I have a term for when home buyers waste valuable months searching for homes that don’t exist, but have no clue they are involved in an impossible or near impossible task. I call searching for homes that don’t exist chasing unicorns.
Just like the mythical creature that doesn’t exist neither does some home buyer’s dream homes.
Home buyer’s that don’t have a handle on existing markets conditions and the available inventory will waste months or even longer, while getting more and more frustrated looking for that home that just won’t turn up in their home searches.
To quantify what I am saying it’s not that these home don’t usually exist, they just don’t exist in the price range or community the buyer is looking in.
Example of Home Buyers Chasing A Unicorn
Home Buyer 1 and 2
This year I have had two home buyers looking for 2 Bedroom and 2 full bath condominiums in Andover MA under $230,000. This home does not exist for these home buyers.
The Massachusetts MLS data shows us that in the past two years not one unit sold that had 2 bedrooms and 2 full baths. So you have to ask yourself what is going to change that will make one of these condo’s show up in the next few months.
Home Buyer 3
Another couple were very specific they wanted new construction single family homes in upscale towns like Andover, Lexington, Sudbury, Reading, North Reading and North Andover for under $525,000.
Again reviewing the past data shows us that in the past two years not one new construction has sold for $570,000 or under. As a matter of fact, the average new construction sold for $939,000 in these communities. The cost of new construction is a matter of practicality. Land cost alone will dictate the cost of a home you can build.
What is Chasing that Unicorn Costing you?
It is certainly alright to want want you want. No one can begrudge you that. But it is another thing to hopefully chase a home that doesn’t exist. It can end up costing your time and money.
Chasing Unicorns Can Cost You Time
When a home buyer gets the urge to buy there is usually a reason prompting the purchase. It can be an expanding family, a job change, a necessary relocation, etc…. Whatever the reason they usually want the purchase done in a certain time period to meet a specific goal.
I often run into frustrated home buyers have spent months and sometimes as much as 6 months or a year chasing homes that don’t exist or barely exist. Some will tell me they will wait until what they want shows up (good luck). Meanwhile they miss the market.
Others make the necessary adjustments to get a home they like.
Chasing Unicorns Can Cost You Money
Annual Appreciation of Homes
While no one has a crystal ball where the real estate market is headed, the real estate market over the past 100 years has increased at an average of 3.1% annually. On its way up it will have its peaks and valley some years it is up and some it is down.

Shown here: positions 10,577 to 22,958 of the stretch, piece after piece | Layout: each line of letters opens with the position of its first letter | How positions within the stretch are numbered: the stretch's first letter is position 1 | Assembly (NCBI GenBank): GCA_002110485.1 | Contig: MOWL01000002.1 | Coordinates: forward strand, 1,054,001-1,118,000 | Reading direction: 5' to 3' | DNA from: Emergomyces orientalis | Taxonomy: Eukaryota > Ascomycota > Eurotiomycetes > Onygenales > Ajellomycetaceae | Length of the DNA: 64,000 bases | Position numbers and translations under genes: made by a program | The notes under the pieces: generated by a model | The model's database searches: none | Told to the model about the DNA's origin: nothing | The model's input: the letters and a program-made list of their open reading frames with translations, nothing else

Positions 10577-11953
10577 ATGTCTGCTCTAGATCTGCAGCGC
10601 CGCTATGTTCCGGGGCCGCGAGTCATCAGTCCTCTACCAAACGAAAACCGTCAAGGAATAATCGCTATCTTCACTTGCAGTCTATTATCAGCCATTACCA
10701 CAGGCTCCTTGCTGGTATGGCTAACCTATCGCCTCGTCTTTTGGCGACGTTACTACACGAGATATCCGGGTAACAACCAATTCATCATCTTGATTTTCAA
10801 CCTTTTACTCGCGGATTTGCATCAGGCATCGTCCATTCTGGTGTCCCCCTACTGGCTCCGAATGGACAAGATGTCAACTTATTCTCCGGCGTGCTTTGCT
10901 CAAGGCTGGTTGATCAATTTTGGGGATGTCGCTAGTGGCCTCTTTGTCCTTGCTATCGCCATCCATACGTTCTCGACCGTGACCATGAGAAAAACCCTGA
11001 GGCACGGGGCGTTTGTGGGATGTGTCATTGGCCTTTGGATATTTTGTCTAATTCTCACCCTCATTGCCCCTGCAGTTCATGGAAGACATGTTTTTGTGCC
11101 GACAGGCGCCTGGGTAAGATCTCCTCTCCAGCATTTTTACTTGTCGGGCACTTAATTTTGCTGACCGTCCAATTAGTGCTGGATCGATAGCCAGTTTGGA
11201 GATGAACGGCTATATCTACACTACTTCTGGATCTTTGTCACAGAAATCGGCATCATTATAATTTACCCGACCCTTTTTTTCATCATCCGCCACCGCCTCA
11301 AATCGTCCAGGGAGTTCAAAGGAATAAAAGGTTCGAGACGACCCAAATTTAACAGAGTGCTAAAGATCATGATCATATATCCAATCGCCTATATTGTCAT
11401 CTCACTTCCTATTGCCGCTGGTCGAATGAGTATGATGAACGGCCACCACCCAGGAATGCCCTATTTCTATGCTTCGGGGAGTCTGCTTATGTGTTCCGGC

Lets look at a real statistic I pulled this morning.
The Chelmsford MA Condominium market is up 9.7% from the same time last year. The median sale price of a condominium was $233,000 last year while this year it is $258,500. From the June 2015 to June 2016 showed condos up approx. 6.6%.
What does that mean? The same condo selling for $258,500 today will sell for just under $280,000 next year at this same time (8.2% increase if you average the 2 years increases). If you waited one year you would have to save $21,500 in addition to your original down payment just to stay even.
Potential Interest Rate Increases
Waiting can cost you in interest rate increases as well. Currently interest rates are still historically low. But there has been a lot of the talk of the Federal Reserve raising interest rates. Current rates are around 4% for a 30 year fixed but historically average interest rates run closer to 7%.
Take the 258,500 condo from above. Just a 1/4% in interest rate is an additional $38 a month in mortgage payment.
Combine that with appreciation of the condo to $280,000 in one year now you are talking an additional $143 a month in mortgage payment which translates into an additional $1,716 a year.
Can You Afford to Wait to Buy
So can you afford to wait to buy? Maybe or maybe that extra $143/mo is enough to knock you out of qualifying for a home mortgage if your numbers are tight.
In the early 2000’s I saw buyers sit back saying they would wait until home prices were cheaper meanwhile prices ran up for another 5 years or so, pricing those buyers right out of the market. When the market did turn it did not necessarily bring prices as low as what they could have bought in the early 2000’s.
Understanding Expectations vs. Reality
Understanding where your expectations vs reality lie is the solution to prevent wasting valuable time searching for that home that doesn’t exist. Doing so is quite simple.
Past history will give you a very good idea of what is the reality of what you are looking for actually popping up. How do you do that?
I always pull up past history from the Multiple Listing Service as a buyer’s agent to show my buyer clients where their search falls in the realm of reality. If, for say, you tell me you want a 2 bedroom 2 full bath condo in Andover and the past sold history shows that no such condo has sold in the past year or two, chances are slim to none that you will find such a home.